I am again very interested to read this article as would be the 90 + next of kin of Botton Village. This Intentional Camphill Working Community that is in the process of being broken up by the Camphill Village Trust, has always been on the cutting edge. Up until recently it has provided Social Therapy, a holistic life style that provides normal family living and where everyone works alongside each other as equals for the good of the whole community, thanks to the volunteer co-worker model that is essential to these Steiner communities and all at much lower costs than other care models. This rural lifestyle provides a high degree of personalisation as well as of physical, mental and emotional well being and is as preventative as one can be. It should not have to be re-invented, but that will be the case soon as CVT seem determined to change it to an employees care model. The benefits are immeasurable, not only to those that matter most, the Trust's beneficiaries, but also fiscally to the LAs, the government, the NHS and the tax payer. We cannot understand how CVT can push through these changes under the present climate. See www.actionforbotton.org for full details of imposed changes, increase in costs and why we feel they are irresponsible Despite the fact that 2/3 of the 93 beneficiaries have expressed their wish to keep this model, CVT are apparently ignoring them. This simply does not add up with the care standards required by the Care Act 2014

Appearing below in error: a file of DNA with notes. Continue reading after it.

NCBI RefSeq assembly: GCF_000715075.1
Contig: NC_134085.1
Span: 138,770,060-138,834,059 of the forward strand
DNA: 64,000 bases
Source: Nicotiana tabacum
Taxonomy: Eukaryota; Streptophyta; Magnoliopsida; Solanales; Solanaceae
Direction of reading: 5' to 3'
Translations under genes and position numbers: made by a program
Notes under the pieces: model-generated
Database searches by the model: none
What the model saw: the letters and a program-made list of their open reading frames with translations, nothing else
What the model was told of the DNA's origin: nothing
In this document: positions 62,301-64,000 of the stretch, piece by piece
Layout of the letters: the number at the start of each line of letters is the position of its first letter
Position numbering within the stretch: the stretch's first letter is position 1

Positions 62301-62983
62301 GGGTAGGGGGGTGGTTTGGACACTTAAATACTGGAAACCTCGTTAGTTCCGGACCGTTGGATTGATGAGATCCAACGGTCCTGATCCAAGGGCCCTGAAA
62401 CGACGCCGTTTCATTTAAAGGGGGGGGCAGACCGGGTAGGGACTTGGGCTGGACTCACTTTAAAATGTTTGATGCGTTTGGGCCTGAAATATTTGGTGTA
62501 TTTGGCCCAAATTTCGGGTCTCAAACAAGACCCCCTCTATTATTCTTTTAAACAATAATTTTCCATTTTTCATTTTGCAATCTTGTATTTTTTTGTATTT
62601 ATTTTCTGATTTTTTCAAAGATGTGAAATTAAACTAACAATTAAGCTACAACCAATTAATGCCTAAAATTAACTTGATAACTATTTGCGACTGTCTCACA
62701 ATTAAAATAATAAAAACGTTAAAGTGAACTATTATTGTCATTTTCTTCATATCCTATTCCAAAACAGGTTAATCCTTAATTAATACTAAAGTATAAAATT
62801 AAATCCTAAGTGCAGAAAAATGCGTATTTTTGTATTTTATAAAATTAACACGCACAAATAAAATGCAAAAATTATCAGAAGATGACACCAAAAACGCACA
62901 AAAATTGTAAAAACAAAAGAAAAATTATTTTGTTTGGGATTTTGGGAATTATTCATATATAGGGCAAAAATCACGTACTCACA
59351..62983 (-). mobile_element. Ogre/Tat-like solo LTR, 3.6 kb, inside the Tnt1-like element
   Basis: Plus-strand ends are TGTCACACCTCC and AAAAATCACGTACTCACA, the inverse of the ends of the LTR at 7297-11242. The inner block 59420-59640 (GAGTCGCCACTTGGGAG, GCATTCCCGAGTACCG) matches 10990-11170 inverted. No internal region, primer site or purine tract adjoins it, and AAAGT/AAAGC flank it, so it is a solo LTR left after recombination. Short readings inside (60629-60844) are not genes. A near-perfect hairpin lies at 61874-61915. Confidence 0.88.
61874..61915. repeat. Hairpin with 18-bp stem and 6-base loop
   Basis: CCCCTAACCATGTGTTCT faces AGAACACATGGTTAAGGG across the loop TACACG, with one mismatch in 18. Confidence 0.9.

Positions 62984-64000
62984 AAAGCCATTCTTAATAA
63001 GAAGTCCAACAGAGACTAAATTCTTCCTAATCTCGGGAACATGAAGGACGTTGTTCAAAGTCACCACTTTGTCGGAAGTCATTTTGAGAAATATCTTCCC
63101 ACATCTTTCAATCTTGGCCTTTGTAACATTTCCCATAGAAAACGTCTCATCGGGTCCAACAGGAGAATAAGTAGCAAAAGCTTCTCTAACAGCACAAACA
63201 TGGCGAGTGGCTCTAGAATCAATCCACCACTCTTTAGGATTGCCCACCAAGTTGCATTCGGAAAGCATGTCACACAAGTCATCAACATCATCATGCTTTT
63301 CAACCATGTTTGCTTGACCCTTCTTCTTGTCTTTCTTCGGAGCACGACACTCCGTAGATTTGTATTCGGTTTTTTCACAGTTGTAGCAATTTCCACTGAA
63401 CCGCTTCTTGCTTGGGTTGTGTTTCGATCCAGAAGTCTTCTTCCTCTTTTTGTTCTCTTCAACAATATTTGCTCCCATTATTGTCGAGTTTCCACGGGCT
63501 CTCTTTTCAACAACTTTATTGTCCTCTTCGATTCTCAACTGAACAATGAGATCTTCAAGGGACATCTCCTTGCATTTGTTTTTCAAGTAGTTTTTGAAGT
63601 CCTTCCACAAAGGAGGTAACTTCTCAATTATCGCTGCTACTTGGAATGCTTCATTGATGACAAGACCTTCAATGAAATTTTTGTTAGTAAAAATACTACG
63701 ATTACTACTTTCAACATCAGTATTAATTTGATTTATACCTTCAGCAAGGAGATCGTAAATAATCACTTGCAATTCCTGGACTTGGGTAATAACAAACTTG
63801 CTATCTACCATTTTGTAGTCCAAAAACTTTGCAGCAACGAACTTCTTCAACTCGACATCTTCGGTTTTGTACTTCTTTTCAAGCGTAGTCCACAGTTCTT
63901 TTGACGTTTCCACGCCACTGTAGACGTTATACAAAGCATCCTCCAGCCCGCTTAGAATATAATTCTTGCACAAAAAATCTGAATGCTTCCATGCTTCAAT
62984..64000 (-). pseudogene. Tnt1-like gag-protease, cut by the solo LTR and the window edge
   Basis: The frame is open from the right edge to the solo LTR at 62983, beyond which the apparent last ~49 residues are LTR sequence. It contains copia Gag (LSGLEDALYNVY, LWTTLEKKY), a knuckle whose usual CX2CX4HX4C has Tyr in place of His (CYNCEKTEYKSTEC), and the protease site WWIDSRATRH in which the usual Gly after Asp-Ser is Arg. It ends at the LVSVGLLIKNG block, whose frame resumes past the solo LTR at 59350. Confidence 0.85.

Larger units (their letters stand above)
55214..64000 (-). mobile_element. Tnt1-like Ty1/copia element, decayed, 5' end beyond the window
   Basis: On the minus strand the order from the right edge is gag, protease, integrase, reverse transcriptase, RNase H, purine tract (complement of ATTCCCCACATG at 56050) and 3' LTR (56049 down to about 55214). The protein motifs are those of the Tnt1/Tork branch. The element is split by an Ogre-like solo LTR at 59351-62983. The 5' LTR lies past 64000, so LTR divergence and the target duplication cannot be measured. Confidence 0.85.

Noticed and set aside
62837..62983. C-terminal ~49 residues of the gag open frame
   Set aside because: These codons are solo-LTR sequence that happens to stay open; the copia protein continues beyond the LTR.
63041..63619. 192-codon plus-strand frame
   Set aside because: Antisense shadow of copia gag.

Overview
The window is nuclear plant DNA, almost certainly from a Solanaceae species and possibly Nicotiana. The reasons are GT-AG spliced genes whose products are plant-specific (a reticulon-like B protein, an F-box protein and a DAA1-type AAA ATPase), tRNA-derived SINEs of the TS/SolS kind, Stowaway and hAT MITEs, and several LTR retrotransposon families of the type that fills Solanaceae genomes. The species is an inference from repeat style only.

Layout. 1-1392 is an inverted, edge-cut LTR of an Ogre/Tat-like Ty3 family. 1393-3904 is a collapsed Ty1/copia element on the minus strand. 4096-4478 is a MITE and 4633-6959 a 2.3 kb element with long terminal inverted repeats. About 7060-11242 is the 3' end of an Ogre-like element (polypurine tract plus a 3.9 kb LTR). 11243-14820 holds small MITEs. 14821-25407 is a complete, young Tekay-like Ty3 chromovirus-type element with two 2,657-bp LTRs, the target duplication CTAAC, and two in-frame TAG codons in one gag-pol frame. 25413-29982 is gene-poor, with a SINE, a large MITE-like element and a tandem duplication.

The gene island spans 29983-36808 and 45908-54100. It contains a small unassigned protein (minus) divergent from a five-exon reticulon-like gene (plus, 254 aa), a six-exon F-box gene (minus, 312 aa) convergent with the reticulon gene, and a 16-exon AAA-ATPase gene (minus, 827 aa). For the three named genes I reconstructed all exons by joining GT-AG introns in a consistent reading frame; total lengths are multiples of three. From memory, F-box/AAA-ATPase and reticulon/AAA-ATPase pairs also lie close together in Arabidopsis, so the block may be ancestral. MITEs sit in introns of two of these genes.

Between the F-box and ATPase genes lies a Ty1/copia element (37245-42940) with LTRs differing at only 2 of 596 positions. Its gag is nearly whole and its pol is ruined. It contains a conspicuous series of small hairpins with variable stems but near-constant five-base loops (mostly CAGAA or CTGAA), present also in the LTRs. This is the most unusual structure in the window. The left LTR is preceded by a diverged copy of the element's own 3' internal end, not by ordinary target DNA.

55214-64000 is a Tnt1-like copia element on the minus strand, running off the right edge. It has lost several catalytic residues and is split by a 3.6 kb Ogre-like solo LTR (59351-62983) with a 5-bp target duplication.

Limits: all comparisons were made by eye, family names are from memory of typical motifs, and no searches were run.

Add your comment

 

related

public sector executive tv

more videos >

last word

Prevention: Investing for the future

Prevention: Investing for the future

Rob Whiteman, CEO at the Chartered Institute of Public Finance (CIPFA), discusses the benefits of long-term preventative investment. Rising demand, reducing resource – this has been the r more > more last word articles >

public sector focus

View all News

comment

Peter Kyle MP: It’s time to say thank you this Public Service Day

21/06/2019Peter Kyle MP: It’s time to say thank you this Public Service Day

Taking time to say thank you is one of the hidden pillars of a society. Bei... more >
How community-led initiatives can help save the housing shortage

19/06/2019How community-led initiatives can help save the housing shortage

Tom Chance, director at the National Community Land Trust Network, argues t... more >

interviews

Artificial intelligence: the devil is in the data

17/12/2018Artificial intelligence: the devil is in the data

It’s no secret that the public sector and its service providers need ... more >

the raven's daily blog

Northern Powerhouse Partner aims to connect the North once again

02/09/2019Northern Powerhouse Partner aims to connect the North once again

In February this year, official Northern Powerhouse Partner, Cognitive Publishing, delivered EvoNorth 2019.  The two day event was designed to amplify and highlight futur... more >
read more blog posts from 'the raven' >

editor's comment

25/10/2017Take a moment to celebrate

Devolution, restructuring and widespread service reform: from a journalist’s perspective, it’s never been a more exciting time to report on the public sector. That’s why I could not be more thrilled to be taking over the reins at PSE at this key juncture. There could not be a feature that more perfectly encapsulates this feeling of imminent change than the article James Palmer, mayor of Cambridgeshire and Peterborough, has penned for us on p28. In it, he highlights... read more >